Peacekeepers clash with anti-balaka fighters in C Africa
Bangui: Rockets and grenade explosions rocked the capital of the Central African Republic on Wednesday as international peacekeepers and militias waged deadly clashes near the city`s airport.
Heavy artillery fire could be heard in the morning near the airport in Bangui, where French and African forces have set up bases as they seek to subdue the mostly Christian "anti-balaka" (anti-machete) militia terrorising the Muslim minority.
Bullets landed close to French soldiers guarding the entrance to the airport, according to AFP reporters on the scene, as around 100 people from a vast refugee camp sought refuge in the terminal building, only to be ordered back by the soldiers.
Gunfire could also be heard before dawn in the Boy-Rabe neighbourhood, an anti-balaka stronghold north of the city.
Two people died out of around 40 wounded who were admitted to hospital in Bangui, many with bullet wounds, a hospital source said.
The anti-balaka, holed up in neighbourhoods close to the airport, have lately become the main target of the African Union-led MISCA force, backed up by troops from France`s Operation Sangaris.
But some in the majority Christian country have reacted angrily, with locals setting up barricades near the airport in a bid to hamper operations against the anti-balaka.
The militia emerged last year to fight back against rogue fighters from a mostly Muslim rebel group, the Seleka, who had been sowing violence since overthrowing the government last March.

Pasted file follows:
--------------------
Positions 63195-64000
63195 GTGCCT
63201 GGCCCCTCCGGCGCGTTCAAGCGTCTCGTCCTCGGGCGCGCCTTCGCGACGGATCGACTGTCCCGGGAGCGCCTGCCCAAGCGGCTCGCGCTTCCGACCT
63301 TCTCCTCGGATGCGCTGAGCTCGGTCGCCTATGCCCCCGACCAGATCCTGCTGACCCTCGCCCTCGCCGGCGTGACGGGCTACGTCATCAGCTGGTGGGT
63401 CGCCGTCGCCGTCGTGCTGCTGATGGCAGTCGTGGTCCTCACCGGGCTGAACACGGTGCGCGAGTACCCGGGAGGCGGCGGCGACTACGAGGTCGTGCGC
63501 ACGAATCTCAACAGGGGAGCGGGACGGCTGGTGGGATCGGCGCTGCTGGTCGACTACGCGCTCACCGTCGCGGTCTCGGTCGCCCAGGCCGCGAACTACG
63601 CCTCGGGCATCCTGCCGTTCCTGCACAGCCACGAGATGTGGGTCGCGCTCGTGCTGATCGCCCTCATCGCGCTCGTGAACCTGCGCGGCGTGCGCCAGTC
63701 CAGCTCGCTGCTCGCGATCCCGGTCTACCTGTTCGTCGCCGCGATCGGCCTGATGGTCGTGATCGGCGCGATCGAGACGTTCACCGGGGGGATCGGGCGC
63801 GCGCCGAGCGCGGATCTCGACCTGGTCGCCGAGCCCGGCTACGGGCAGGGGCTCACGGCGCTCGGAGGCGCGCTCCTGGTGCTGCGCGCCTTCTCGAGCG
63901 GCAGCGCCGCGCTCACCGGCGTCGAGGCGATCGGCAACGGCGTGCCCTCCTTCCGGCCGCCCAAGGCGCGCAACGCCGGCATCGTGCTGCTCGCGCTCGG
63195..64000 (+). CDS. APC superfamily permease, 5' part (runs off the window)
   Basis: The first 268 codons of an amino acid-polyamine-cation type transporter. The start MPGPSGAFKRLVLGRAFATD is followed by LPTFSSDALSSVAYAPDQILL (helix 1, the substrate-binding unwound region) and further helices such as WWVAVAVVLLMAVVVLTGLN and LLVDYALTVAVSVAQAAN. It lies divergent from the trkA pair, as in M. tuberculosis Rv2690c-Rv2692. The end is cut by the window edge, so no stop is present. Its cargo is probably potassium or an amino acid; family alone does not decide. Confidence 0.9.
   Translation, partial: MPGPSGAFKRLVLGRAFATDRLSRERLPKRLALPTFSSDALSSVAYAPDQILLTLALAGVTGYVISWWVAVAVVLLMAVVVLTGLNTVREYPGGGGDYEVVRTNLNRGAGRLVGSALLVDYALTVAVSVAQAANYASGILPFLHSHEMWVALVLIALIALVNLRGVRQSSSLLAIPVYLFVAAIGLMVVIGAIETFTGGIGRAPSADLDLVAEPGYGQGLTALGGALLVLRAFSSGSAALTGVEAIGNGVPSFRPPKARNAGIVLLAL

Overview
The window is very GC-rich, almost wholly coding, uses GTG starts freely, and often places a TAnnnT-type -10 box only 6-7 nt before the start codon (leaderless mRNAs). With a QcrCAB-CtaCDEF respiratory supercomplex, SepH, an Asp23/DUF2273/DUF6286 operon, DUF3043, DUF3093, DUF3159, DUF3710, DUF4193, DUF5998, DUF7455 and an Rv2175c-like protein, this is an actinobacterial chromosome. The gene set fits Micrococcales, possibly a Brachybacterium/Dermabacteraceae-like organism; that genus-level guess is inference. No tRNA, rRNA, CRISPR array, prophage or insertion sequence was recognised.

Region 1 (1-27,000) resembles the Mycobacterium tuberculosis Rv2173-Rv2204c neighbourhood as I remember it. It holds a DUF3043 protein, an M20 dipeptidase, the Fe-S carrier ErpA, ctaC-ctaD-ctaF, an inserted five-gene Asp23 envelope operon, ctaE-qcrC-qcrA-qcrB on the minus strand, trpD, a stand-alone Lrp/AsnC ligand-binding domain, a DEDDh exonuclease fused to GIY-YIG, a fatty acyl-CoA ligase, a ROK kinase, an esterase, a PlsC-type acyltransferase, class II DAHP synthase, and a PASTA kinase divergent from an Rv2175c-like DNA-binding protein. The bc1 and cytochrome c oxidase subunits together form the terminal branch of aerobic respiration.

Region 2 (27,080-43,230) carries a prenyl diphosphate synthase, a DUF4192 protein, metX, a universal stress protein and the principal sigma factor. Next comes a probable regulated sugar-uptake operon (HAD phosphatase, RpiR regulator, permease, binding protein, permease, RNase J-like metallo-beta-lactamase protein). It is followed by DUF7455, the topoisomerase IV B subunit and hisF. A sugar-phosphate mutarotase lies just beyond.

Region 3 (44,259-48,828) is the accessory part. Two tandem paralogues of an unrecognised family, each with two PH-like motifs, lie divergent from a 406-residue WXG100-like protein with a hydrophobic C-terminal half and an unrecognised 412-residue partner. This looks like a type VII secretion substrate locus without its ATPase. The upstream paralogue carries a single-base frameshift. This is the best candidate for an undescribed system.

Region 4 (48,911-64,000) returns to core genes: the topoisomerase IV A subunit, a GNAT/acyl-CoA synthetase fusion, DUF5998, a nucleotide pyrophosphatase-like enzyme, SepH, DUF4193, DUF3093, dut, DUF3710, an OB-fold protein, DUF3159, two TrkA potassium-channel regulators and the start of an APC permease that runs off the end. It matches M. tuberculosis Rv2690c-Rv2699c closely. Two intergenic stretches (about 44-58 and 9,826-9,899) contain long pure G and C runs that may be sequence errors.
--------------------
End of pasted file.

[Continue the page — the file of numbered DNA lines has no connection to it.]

Since the rebels were forced from power last month, the anti-balaka have stepped up reprisal attacks against Muslim civilians.
The wave of Muslim-Christian violence has left hundreds dead, with hundreds of thousands displaced in a surge of killings, mutilations and rapes that has sparked warnings of ethnic cleansing.Interim president Catherine Samba Panza recently vowed to "go to war" against the anti-balaka.
On Saturday, international forces launched a major operation to disarm the militia, seeking -- in vain -- to arrest its self-styled political leader, Patrice Edouard Ngaissona.
The following day saw a clash between the militia and MISCA forces that left 11 people dead in the village of Cantonnier on the border with Cameroon.
On Wednesday 200 to 300 young men gathered a few hundred metres (yards) from the airport entrance shouting slogans against the French and African troops, as well as the country`s transitional authorities.
Protesters had put up barricades on the main road leading to the airport, though international forces later cleared them.
The latest unrest forced a high-ranking United Nations delegation to cancel a planned trip from Bangui to the northwestern town of Bossangoa, where the anti-balaka first emerged.
Chadian President Idriss Deby on Tuesday called on the UN to provide "all necessary means" to resolve the crisis.
"It will take more men, more money.... The task must go to the United Nations, as the only institution with the means to pull the CAR out of its current chaos," he said.
France deployed 1,600 men in early December in support of the 6,000-strong MISCA force, and earlier this week announced that it would send 400 more.
The European Union is to start deploying a 1,000-strong peacekeeping mission next month.
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